The air was filled with smoke and it was becoming hard to breathe. I told my American friends I would meet them back at the hostel. But, I could not refrain from taking more pictures. My American friends decided to stay with the Revolutionaries for the evening in Tahrir Square.
Back at the hostel, I began to finally comprehend what I had just witnessed while I relaxed with some of my new friends. Hassan (NOTE: this Hassan is different from the one in a previous picture), on my right, was the owner of the Wake UP Hostel! Quynh, in the middle, was a traveler from Vietnam, and I forgot the man’s name to the right but he was extremely nice and worked at the hostel too. These two Egyptian guys treated Quynh and I to sincere Egyptian hospitality over tea, food, and cigarettes. This was the perfect way to conclude my intense day at Tahrir Square. My experience in Egypt is something I will never forget from the amazing friends I made to witnessing firsthand the Egyptian Revolution in action.
I have been interested in the Arab culture and Islamic faith since High School when I realized learning Arabic was my number one goal in life. When I began my undergraduate studies at the University of Denver with an Army ROTC scholarship I witnessed overt “Islamophobia” from soldiers returning from the Middle East. Hearing words such as “towel head” have encouraged me to learn more about the Islamic faith and Arab culture because I understand that people are all people. No matter where you travel around the world you will always meet good and bad people. Growing up, I naturally developed some misconceptions towards the Islamic faith and Arab culture because of the culture I grew up in and my media selection. My determination to learn the Arabic language on top of opening my eyes to a new culture led me to join the most intense study abroad program for Arabic and cultural immersion in a high risk area. I wanted to immerse myself in a completely foreign culture, rarely speaking English, and correcting personal misconceptions.
I’m hoping my comments do not aggravate anyone. I am just being 100% honest about my ignorance towards the Islamic faith and Jordanian culture before I travelled to Jordan. Before arriving to Jordan I didn’t believe it was possible for an Imam in the Islamic faith to be open minded, because while growing up every time I would see something about an Imam (a Muslim professor of faith/priest) it usually was in a negative connotation in reference of terrorism or “hatred for America.” This is probably because in High School I loved watching Fox News for some reason, a media outlet widely known for its unfair depiction of the Middle East and specifically the Islamic faith. There is no doubt I was affected emotionally from the 9/11 events, which also contributed to my misconceptions. Also, during my freshman year at the University of Denver I visited an Imam at a local Denver mosque for my Islamic Studies class. My negative experience with this Imam and specifically his views on women rights imprinted a negative image in my head. However, this was before I was able to wrap my head around the fact that “Feminism” is a Western created concept, also I believe there was some language barrier.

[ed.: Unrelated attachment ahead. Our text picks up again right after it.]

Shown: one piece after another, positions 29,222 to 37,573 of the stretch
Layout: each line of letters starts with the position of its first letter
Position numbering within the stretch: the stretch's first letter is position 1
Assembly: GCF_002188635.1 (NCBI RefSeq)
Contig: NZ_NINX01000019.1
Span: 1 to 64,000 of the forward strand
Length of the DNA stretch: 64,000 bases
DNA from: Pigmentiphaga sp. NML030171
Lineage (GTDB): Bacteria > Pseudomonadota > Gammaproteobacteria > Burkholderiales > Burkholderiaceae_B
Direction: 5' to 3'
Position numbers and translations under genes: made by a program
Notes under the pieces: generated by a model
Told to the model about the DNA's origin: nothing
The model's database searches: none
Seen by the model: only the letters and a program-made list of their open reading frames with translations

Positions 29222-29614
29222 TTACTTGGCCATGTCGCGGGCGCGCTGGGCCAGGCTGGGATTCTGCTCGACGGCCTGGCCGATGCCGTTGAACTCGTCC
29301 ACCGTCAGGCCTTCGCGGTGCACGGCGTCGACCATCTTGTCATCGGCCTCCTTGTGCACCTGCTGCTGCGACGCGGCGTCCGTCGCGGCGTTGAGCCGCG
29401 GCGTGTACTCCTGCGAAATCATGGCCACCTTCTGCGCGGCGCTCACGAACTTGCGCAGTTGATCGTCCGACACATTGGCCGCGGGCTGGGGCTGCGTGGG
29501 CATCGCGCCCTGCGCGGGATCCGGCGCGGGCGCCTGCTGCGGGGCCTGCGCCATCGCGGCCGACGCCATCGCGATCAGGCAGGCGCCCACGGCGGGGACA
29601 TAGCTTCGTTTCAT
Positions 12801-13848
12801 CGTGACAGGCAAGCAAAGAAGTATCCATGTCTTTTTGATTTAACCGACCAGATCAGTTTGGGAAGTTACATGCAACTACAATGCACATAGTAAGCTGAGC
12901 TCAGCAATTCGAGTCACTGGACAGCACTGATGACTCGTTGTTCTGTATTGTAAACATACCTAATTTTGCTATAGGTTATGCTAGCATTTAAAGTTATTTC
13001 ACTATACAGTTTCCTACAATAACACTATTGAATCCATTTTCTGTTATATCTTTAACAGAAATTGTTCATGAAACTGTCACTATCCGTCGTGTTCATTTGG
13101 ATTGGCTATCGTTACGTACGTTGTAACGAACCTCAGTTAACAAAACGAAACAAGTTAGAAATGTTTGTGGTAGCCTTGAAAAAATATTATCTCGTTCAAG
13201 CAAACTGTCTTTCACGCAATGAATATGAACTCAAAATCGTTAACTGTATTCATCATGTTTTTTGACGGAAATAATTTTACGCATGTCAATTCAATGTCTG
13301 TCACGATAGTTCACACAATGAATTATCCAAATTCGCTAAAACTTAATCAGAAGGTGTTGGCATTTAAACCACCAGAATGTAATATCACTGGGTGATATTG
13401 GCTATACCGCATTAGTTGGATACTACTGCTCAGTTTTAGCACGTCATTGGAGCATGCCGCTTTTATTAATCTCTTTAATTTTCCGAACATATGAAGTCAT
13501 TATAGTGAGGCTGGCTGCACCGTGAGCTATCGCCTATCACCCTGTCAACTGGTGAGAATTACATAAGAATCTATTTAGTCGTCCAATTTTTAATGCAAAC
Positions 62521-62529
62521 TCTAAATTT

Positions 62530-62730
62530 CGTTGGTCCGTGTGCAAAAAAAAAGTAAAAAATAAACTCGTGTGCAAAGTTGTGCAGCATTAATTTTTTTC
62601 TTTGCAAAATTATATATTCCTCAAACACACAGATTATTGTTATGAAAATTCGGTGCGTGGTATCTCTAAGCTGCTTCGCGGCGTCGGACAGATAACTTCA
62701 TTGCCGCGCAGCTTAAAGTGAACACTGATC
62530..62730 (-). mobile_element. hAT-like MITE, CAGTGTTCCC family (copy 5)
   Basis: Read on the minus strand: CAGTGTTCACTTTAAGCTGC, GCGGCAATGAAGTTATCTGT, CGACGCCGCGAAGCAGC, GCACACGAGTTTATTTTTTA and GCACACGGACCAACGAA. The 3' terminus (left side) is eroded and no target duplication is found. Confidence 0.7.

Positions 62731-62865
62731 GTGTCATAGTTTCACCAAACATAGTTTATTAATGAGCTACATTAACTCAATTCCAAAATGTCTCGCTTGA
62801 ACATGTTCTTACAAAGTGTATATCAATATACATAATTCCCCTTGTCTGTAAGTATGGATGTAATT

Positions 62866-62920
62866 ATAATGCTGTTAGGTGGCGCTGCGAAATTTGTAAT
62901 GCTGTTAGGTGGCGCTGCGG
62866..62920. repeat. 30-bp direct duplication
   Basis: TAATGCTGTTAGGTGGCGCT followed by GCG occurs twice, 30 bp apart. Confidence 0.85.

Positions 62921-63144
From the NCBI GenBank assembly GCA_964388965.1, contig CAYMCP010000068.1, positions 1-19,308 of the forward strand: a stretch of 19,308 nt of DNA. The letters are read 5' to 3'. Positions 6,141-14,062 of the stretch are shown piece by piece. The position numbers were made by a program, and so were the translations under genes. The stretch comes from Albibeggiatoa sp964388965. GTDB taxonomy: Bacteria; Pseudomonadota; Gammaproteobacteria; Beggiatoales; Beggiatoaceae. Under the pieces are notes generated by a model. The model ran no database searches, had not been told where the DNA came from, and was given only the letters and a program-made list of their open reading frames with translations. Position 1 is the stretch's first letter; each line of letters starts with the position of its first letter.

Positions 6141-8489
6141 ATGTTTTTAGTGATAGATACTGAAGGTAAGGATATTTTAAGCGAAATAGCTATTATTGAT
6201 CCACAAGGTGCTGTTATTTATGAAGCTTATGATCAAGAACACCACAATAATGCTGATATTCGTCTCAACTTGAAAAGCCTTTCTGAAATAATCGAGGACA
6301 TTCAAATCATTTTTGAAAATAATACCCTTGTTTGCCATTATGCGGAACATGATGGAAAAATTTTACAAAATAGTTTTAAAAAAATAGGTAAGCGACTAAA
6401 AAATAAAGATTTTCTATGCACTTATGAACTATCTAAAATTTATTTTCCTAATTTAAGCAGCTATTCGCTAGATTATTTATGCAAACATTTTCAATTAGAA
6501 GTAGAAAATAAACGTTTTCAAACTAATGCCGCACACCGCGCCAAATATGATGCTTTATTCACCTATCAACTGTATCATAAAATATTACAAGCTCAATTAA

However, my opinion on Imam’s in the Islamic faith vastly changed when I lived in Irbid. My neighbor in my student apartment at Yarmouk University was the head of Sharia law at the school and the Imam of the mosque on campus. One evening, less than a month into the program, my American friends and I were drinking and listening to obnoxious dubstep, in order to help remind us of our “Americanness.” During the period when we began to gradually increase the volume of the music and our voices, we heard a knock. It was my neighbor an Imam, Dr. Abdel Raoof Kharabsheh. He asked permission to come inside, to my surprise he didn’t mention anything about the music, he’s just small talking and getting to know us (all in Arabic because he did not speak English). After twenty minutes of “chatting” Abdel mentioned that it would be polite for us to turn down the music because the walls are thin. He made a point that he loves music therefore he didn’t care, but he was worried about the other families living around us. I was blown away by how calm and seemingly open minded this Imam was. Here is a Jordanian man who is a professor of Sharia law and an Imam who is in room with a couple empty liquor bottles and three females. This is an epitome of a cultural enigma because according to Jordanian society, unrelated men and women to be in the same room in a residence. I ended up becoming closer with Dr. Abdel and was blown away by his ability to recite the Quaran. Sometimes we would play this game where he asked me, “Rich, give me a page number any page number.” I would say a random number and this man would begin reciting the Quran word for word as I followed by reading the Holy Quran. Maybe I’m just ignorant but I was blown away by how open minded and non-judgmental Professor Abdel was. The best feeling in the world is realizing when you’re wrong. I love a constant reminder of humility.